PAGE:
Are we close to discovering the Origin Of Life? James Tour vs Lee Cronin


Even if science does manage to discover a plausible mechanism by which biological life self-emerges from the laws of chemistry and physics The IDers won’t accept it. I guarantee we’ll hear

  1. It can’t be demonstrated that is how life on Earth actually began, and
  2. It still took intelligence to make the process work.

They’ll still insist their God be installed into those gaps.


I’ll agree with them on the first of those.

Well, I suppose I agree with the second point too, except that I’m sure I disagree on what intelligence is. From my perspective, intelligence is the ability to adapt.

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Anybody watch yet? Worth it?

I’m enjoying it.

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It kind of fizzled though. There’s not much to Tour’s position as far as I can see, annoyingly so at points. That line of thought (I guess I don’t really need to outline it here) has never made much sense to me, and though I did enjoy hearing the whole thing hashed out, others may find it less interesting.

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It had a few high notes and there was an interesting back and forth in the middle of the discussion where I think Tour gave a good characterization of the different approaches to the origin of life field, and Cronin did a good job explaining how his own work could be relevant, but besides that I was also frustrated to hear both parts make some silly statements.

I don’t like when Cronin suggested perhaps Tour might be jealous of his work (that’s extremely childish I have to say and comments like that have no place in that discussion), and when Tour says if you pick a chemical off the shelf to use in your experiment(he went even further and said if you just walk into the lab), you’ve influenced the result, is ridiculous to me. How are you supposed to DO an experiment without putting something in your flasks? Obviously you have to start with your flasks having something that actually might have existed in that form, on Earth, when life first formed. Setting up the experiment to reproduce a natural environment as faithfully as you can isn’t “influencing” the results in any way that makes them doubtful or implausble. I really don’t see any sensible point to this prong of his criticism. It is setting an impossible and completely irrational standard.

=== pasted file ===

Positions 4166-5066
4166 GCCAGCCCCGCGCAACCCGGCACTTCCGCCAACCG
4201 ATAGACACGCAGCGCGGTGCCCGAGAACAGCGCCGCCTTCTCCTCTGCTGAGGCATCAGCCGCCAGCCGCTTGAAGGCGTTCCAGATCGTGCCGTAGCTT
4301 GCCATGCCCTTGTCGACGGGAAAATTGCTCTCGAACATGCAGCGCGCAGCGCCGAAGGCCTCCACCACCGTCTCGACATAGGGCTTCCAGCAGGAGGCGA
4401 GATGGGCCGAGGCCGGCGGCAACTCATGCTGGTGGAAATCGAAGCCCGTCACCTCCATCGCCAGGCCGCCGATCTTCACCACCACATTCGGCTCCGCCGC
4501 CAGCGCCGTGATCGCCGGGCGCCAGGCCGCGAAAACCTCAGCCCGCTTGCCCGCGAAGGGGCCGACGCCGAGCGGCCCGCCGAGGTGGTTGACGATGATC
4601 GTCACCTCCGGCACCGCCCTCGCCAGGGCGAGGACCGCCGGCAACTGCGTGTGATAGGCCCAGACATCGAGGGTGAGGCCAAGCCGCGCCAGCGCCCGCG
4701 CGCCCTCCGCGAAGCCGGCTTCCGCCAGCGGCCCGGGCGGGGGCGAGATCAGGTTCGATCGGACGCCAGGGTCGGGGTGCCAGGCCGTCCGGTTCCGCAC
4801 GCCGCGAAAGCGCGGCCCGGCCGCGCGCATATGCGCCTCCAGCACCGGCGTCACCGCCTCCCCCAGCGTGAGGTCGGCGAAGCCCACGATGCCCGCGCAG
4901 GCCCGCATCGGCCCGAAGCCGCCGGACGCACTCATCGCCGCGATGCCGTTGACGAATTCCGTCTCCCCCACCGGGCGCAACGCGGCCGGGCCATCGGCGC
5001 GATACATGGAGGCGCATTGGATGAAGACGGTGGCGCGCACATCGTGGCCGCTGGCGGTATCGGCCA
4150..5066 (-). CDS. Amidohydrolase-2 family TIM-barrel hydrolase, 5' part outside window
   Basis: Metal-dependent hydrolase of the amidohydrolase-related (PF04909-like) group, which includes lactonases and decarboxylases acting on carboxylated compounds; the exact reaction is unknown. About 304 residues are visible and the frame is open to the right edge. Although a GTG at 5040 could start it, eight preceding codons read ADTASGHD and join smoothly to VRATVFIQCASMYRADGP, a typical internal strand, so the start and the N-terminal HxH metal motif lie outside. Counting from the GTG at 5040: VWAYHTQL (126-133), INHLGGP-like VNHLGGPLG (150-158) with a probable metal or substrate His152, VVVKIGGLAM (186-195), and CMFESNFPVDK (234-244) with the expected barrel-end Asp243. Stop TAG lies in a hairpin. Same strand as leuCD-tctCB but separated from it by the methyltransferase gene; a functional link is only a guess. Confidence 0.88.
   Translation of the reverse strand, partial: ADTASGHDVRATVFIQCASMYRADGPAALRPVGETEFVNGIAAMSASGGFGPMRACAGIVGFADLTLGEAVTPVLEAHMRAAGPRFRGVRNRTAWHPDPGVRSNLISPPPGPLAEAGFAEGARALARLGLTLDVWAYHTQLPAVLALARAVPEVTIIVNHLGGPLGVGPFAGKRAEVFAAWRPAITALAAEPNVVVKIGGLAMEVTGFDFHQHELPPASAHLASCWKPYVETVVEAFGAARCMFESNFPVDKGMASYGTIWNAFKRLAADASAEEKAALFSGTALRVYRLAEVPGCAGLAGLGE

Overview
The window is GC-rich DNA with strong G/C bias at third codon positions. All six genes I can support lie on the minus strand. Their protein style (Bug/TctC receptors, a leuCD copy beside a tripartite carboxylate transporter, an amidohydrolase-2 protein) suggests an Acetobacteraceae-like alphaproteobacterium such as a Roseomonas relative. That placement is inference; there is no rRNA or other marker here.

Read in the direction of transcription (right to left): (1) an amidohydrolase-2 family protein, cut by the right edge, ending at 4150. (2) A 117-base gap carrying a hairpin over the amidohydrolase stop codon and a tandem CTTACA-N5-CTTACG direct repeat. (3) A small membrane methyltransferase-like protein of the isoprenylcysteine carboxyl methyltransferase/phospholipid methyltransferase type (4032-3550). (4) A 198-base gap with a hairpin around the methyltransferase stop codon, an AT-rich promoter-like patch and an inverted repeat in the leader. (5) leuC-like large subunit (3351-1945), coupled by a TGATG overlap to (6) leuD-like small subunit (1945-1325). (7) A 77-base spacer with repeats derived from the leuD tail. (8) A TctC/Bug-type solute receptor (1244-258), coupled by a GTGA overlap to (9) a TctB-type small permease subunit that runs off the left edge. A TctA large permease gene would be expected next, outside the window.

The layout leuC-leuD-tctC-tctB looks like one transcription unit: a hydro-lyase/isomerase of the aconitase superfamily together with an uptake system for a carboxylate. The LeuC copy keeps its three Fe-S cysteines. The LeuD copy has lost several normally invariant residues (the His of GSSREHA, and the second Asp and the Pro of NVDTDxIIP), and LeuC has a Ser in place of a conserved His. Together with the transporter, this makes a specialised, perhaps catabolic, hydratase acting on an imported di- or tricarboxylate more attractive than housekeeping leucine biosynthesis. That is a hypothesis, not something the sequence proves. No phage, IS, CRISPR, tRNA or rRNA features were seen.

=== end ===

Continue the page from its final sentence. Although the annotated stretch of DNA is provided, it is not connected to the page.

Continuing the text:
Tour’s suggestion that we’re getting further away from an explanation over time is just flatly false. Tour is saying because we find out more and more about how extant life works, it becomes more and more difficult to explain how it originates. But that is based on the assumption that life had to begin in it’s modern form. That to have life we have to have E coli, or yeast. Most of the attributes of extant life are evolved. Tour is implying we have to have E coli crawl out of a flask we aren’t allowed to put anything into, and if that doesn’t happen we haven’t explained the origin of life. This is absurd. There’s approximately 300 million years worth of evolution between the end of the late heavy bombardment, and the time of the last universal common ancestor.


This seems to be a common theme in a lot of ID/creationist arguments. We may help ourselves out by stressing “trees, not ladders” when discussing evolution with the general public. Provocative statements like “E. coli are just as evolved as humans” may open up some conversations. Scientists sort of have themselves to blame in this regard since they use language influenced by Linnaean and Victorian thinking more than they should.

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I’m 15 minutes in, and all Tour has done is whine about what the host said about him on a previous video, then express how affronted he is that no OOL researchers, had previously agreed to debate him face to face. As if he is somehow entitled to this.